Hello, Friends. Thank you for all the kind words this week and last weekend too. I woke up so optimistic today and it felt great! I’m taking a late flight to Palm Springs tonight — on Alaska Air, naturally (they’re one of our Alt Summit sponsors!). And I’ll be there all week.

Before I head out, as promised here’s a little report on the what happened last Friday.

Friday afternoon, Ben Blair took Olive and Maude to go change a tire on our little electric Fiat 500e. Maude had driven it to a babysitting job about a mile from our house, and when she got there, she realized there was a flat. We’re not sure what’s going on — the Fiat has had 5 flats over the last couple of months. Weird, right? We suspect there must be something happening near our driveway that is causing the problems, but haven’t been able to figure it out. Anyway, Ben has used all these flat tires to make sure our three-kids-who-drive know how to change a tire. A good skill to have! But this time, chaos ensued.

As they were changing the tire, the jack slipped, and the tire + car came down on Maude’s foot. It didn’t fall on her foot with force, but rather moved enough to pin her foot so she couldn’t move. She was rightly freaking out, so Ben and Olive immediately started jacking up the car gain to relieve the weight on her foot. Happily, Maude was able to remove her foot, but before they could even check her for injuries, the jack slipped again and the car came down again and this time caught Olive’s finger between the car frame and tire.

Her finger was being crushed and Olive started screaming in pain. She was so loud that residents were coming out of their houses to see what was wrong. Drivers along the road could see there was an issue and also tried to help.
A group of men helped Ben try and lift the car — and they did! But Olive’s finger was stuck. It wouldn’t come out. Onlookers started using tools to try and pry back the frame of the car, but still her finger wouldn’t come out. So someone called 911 and the Fire Chief arrived.

He didn’t have the right tools to help, so he called in a full fire truck. In the meantime, paramedics arrived, but they couldn’t help either. Olive said by this time she was in shock and had stopped screaming. She said she was so grateful to have so many people helping, but also feeling dumb, because it was just a finger — and not even the whole finger, and it was her pinky to boot. Like she felt that somehow that little part of her body did not warrant all these people helping.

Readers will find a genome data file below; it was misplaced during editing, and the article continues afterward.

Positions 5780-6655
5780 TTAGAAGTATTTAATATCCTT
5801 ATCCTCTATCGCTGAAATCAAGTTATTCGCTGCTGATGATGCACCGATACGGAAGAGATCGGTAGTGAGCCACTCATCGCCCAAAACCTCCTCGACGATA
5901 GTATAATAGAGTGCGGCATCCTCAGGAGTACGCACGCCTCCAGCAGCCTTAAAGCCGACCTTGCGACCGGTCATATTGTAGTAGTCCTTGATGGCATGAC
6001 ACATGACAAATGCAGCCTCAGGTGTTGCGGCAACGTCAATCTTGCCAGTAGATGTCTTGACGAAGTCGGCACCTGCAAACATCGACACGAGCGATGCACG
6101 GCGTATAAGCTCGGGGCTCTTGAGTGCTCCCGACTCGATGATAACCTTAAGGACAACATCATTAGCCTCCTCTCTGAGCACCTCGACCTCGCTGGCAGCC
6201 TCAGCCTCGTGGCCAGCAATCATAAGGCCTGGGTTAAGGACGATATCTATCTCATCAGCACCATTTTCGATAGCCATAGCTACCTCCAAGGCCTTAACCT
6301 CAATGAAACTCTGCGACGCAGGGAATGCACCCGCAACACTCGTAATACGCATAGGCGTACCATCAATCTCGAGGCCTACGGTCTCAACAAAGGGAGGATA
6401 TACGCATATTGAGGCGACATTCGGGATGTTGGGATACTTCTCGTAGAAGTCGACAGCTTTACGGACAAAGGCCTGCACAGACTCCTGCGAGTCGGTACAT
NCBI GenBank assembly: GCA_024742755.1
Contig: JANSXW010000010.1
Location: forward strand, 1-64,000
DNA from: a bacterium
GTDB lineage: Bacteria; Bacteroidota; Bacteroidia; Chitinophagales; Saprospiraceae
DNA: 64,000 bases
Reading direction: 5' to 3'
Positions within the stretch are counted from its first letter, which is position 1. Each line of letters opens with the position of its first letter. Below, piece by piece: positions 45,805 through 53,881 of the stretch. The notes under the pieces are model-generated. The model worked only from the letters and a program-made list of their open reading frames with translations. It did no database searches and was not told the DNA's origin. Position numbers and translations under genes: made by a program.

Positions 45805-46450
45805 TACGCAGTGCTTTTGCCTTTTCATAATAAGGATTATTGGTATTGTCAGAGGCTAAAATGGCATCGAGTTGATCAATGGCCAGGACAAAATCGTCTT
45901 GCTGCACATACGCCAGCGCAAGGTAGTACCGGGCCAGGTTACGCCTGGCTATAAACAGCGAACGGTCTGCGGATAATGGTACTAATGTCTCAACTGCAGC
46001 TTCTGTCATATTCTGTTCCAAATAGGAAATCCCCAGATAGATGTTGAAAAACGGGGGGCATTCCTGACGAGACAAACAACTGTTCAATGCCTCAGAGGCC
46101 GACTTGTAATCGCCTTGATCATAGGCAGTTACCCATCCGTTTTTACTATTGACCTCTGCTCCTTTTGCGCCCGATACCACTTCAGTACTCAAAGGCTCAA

And as you can imagine, Maude was in tears because she didn’t know how to help Olive — and hadn’t had time to process her own injury. Ben was a wreck, because he also didn’t know how to help Olive, and was feeling horrible about somehow not preventing the accident in the first place.

The full fire truck arrived, and had a machine that lifted the whole car. Once the weight was off, she still couldn’t pull out her finger — it was encased somehow in the edge of the car frame. But without the weight of the car, they could finally now pry the right piece of metal to release Olive’s finger. Hooray!

Her finger was super thrashed. Just pulverized. The paramedics immediately wrapped it and offered to drive her to the Emergency Room in the ambulance, but Olive felt steady enough that she wanted Ben to drive her in our van. They stopped at home first — and thank goodness! — because those of us at home had no idea any of this was happening.

Ben and I immediately took Olive to the Emergency Room. (Maude felt her foot wasn’t seriously injured and wanted to stay home and ice it.)

A few hours later, the emergency room visit was done, we had pain meds and antibiotics from the pharmacy, and we headed home. Olive’s finger is broken, and she had the option for stitches, but decided she’d rather have an interesting scar — this was an option presented by the doctor. It’s wrapped and braced. She cleans and rewraps it at least once a day. It’s still looking awful, but she swears it’s getting better.

That’s the story. A long story for a little finger. And I am deeply grateful it was nothing worse.

Again, thank you for all the kind words. It’s been a rough week. But I think we’re getting back to normal. : )


And now, here are a few things I’ve wanted to share:

– So good. My High School Was Full of Boys Like Alex Jones.

– Owning a car will soon be as quaint as owning a horse. (NYT) By the way, it’s written by the women who predicted the end of the landline back in 1998.

– Counties that hosted a 2016 Trump rally saw a 226 percent increase in hate crimes. (WP)

– Are you ready for a third Bill & Ted movie?

– “Christchurch could be the moment Silicon Valley decides to finally treat white nationalism the way it’s been treating ISIS for years.”

Anthropologie launched its first-ever plus size line. They seemed to get a lot of things right. Tons of cute stuff!

– Related, one author wrote an essay in the Atlantic on why Anthro’s new line feels like a turning point.

Motherhood and identity loss.

– Amazon’s outsourced air shipments are flown by pilots who get paid approximately 40% less than FedEx or UPS pilots.

– I enjoyed this profile of Stacy Abrams.

– There will soon be a whole community of ultra-low-cost 3D-printed homes.

– One-third of Americans live in a place where Facebook can’t find enough local news to feed its aggregator.

A map of Fairyland.

I hope you have such a good weekend. I’ll meet you back here on Monday. It’s Alt Summit conference week for me, but I’ll be checking in with some good stuff. I miss you already.